It all comes down to the word "reasonable" in "reasonable accommodations." Everyone defines that word differently.
     
  14. Hejlena

    Hejlena Former Member

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    Your link didn't post, but no worries-I found the entire legal decision. This was not about "tasting pork because it was their job as chefs". Why do people think everyone is going to buy those half truths?

    http://www.canlii.org/en/on/onhrt/doc/2013/2013hrto2009/2013hrto2009.html

    The Bigues, especially the Mrs, were hateful bullies to these men. And the Kangaroo Court-you know the one that protects human rights?--made them pay for it.
     
  15. Montjoy

    Montjoy Inactive

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    Definitely not the first time I've seen that poster totally misrepresent a news article or legal case to make a baiting argument. I'm glad people aren't buying it.
     
  16. RT51

    RT51 Active Member

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    The airline business has struggled since 9/11 and the downfall of the economy. Many of these commuter airlines are actually under contract from a major airline. Express Jet used to be with Continental, so believe they are now under United. Delayed flights are fined by the FAA so the airline tries it's best to do an on time turnaround.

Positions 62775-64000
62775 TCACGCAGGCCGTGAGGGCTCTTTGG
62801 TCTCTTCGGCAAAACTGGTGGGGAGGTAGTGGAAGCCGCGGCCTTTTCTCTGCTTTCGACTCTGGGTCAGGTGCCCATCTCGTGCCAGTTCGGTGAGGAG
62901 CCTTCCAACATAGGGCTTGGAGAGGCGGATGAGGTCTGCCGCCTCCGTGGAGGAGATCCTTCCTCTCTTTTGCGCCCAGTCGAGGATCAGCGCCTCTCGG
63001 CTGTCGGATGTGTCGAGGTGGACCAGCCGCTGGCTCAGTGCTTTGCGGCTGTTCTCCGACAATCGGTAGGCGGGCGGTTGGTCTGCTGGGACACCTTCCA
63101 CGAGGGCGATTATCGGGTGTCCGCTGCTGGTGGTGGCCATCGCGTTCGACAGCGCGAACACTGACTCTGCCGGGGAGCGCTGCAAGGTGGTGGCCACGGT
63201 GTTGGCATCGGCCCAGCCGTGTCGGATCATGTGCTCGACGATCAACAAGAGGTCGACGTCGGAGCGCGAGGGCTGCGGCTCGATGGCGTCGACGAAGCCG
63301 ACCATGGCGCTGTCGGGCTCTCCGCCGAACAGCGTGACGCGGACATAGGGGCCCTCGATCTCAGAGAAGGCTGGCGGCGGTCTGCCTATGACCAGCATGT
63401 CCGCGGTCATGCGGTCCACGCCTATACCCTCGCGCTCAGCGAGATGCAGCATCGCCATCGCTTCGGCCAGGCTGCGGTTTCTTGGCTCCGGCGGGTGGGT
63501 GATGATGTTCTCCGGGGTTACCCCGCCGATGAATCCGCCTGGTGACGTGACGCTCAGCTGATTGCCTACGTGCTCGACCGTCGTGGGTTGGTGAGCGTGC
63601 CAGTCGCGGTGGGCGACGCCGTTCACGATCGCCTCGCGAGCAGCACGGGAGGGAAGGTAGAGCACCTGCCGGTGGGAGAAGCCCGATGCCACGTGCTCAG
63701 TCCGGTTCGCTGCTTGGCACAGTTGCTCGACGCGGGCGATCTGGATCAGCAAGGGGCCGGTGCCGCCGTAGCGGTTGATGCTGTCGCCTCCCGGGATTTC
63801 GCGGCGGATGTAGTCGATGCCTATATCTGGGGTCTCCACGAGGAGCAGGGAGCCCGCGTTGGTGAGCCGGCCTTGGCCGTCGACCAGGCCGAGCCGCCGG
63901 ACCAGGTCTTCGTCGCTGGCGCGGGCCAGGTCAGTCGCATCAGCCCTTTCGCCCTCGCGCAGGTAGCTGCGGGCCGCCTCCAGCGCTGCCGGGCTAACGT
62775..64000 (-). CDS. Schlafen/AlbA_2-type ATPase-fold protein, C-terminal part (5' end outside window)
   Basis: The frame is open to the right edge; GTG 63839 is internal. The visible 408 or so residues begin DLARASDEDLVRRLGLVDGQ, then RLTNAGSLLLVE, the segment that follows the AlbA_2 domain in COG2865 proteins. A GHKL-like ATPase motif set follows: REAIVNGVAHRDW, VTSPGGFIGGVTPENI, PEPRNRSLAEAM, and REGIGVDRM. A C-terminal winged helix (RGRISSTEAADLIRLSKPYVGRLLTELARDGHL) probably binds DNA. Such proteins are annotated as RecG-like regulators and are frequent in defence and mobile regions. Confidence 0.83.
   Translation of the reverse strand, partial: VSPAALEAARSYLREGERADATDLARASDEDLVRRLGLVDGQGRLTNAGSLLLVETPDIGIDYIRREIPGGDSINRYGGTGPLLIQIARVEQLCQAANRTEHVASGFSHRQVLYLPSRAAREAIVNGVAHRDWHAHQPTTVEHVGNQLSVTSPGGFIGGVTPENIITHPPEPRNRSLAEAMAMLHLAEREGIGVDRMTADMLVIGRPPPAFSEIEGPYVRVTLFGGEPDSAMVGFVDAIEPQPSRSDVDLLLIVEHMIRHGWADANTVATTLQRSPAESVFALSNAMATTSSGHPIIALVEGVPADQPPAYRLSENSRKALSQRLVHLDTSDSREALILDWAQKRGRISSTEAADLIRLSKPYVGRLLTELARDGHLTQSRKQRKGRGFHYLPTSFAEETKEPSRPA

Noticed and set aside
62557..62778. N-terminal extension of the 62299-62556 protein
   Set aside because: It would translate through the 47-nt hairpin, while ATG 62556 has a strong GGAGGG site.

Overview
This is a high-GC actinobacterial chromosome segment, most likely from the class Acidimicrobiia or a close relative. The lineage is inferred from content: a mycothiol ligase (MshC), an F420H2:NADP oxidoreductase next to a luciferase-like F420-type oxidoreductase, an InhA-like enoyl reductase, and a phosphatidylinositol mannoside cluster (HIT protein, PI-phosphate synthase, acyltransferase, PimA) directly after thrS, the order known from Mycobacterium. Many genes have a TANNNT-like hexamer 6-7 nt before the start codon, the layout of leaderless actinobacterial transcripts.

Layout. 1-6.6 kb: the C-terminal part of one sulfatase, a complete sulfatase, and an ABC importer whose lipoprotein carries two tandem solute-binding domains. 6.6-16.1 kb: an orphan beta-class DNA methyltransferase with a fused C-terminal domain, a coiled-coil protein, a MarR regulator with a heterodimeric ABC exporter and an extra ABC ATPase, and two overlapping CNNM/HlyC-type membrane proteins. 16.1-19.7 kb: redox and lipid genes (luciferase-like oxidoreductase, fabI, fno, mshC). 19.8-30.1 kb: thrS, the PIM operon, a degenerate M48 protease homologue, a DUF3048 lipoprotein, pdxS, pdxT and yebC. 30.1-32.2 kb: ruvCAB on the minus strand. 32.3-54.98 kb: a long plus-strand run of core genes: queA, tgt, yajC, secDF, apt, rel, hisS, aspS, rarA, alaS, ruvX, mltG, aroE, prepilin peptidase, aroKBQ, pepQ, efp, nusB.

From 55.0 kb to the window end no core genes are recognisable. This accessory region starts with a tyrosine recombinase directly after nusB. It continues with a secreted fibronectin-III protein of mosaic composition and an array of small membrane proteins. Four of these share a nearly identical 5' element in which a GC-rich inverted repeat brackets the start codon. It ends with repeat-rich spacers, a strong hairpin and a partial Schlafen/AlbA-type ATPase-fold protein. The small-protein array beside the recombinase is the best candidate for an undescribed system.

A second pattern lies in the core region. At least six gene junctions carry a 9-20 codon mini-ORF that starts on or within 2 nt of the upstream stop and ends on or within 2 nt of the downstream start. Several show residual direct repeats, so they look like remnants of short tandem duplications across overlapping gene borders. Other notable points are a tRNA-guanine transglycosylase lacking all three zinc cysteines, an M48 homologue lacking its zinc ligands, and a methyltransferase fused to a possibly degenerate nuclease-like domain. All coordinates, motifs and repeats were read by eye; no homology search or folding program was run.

I'm pretty sure this woman was probably offered another position, but has chosen to make this her hill to die on. I don't think it will turn out well.
     
  17. Hejlena

    Hejlena Former Member

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    What if your son or daughter went to work in some other country where some crappy dispicable people raped them or tortured them on a daily basis and said "it is our religious right to do this. If she doesn't like it she can go home." But it wasn't their religious right to do that, it was just some dispicable people's interpretation of their "right" because it allowed them to feel okay being crappy to Americans. And what if she couldn't go home because there was no home to go to. And what if the rest of these dispicable men's country just said, "well, you came here, so you deserve it.
     
  18. KEVINinTO

    KEVINinTO Former Member

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    I didn't "misrepresnet" a news article. Here is an exact quote from the article (don't know why the link doesn't work)

    Note that the claim that they were threatened with replacement by "white staff" was uncorroborated and IMO a fabrication by the complainants.
     
  19. Hejlena

    Hejlena Former Member

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    I agree
     
  20. Donjeta

    Donjeta Adji Desir, missing from Florida

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    JMO if some group often requires a lot of religious exemptions that the employers or co-workers find unreasonable or troublesome, silent discrimination in the recruitment process is going to be a real concern. Even those workers from those groups who would be willing to do anything and everything to get a job may find it more difficult to get hired if the employers are afraid of having to deal with refusals, complaints, and lawsuits.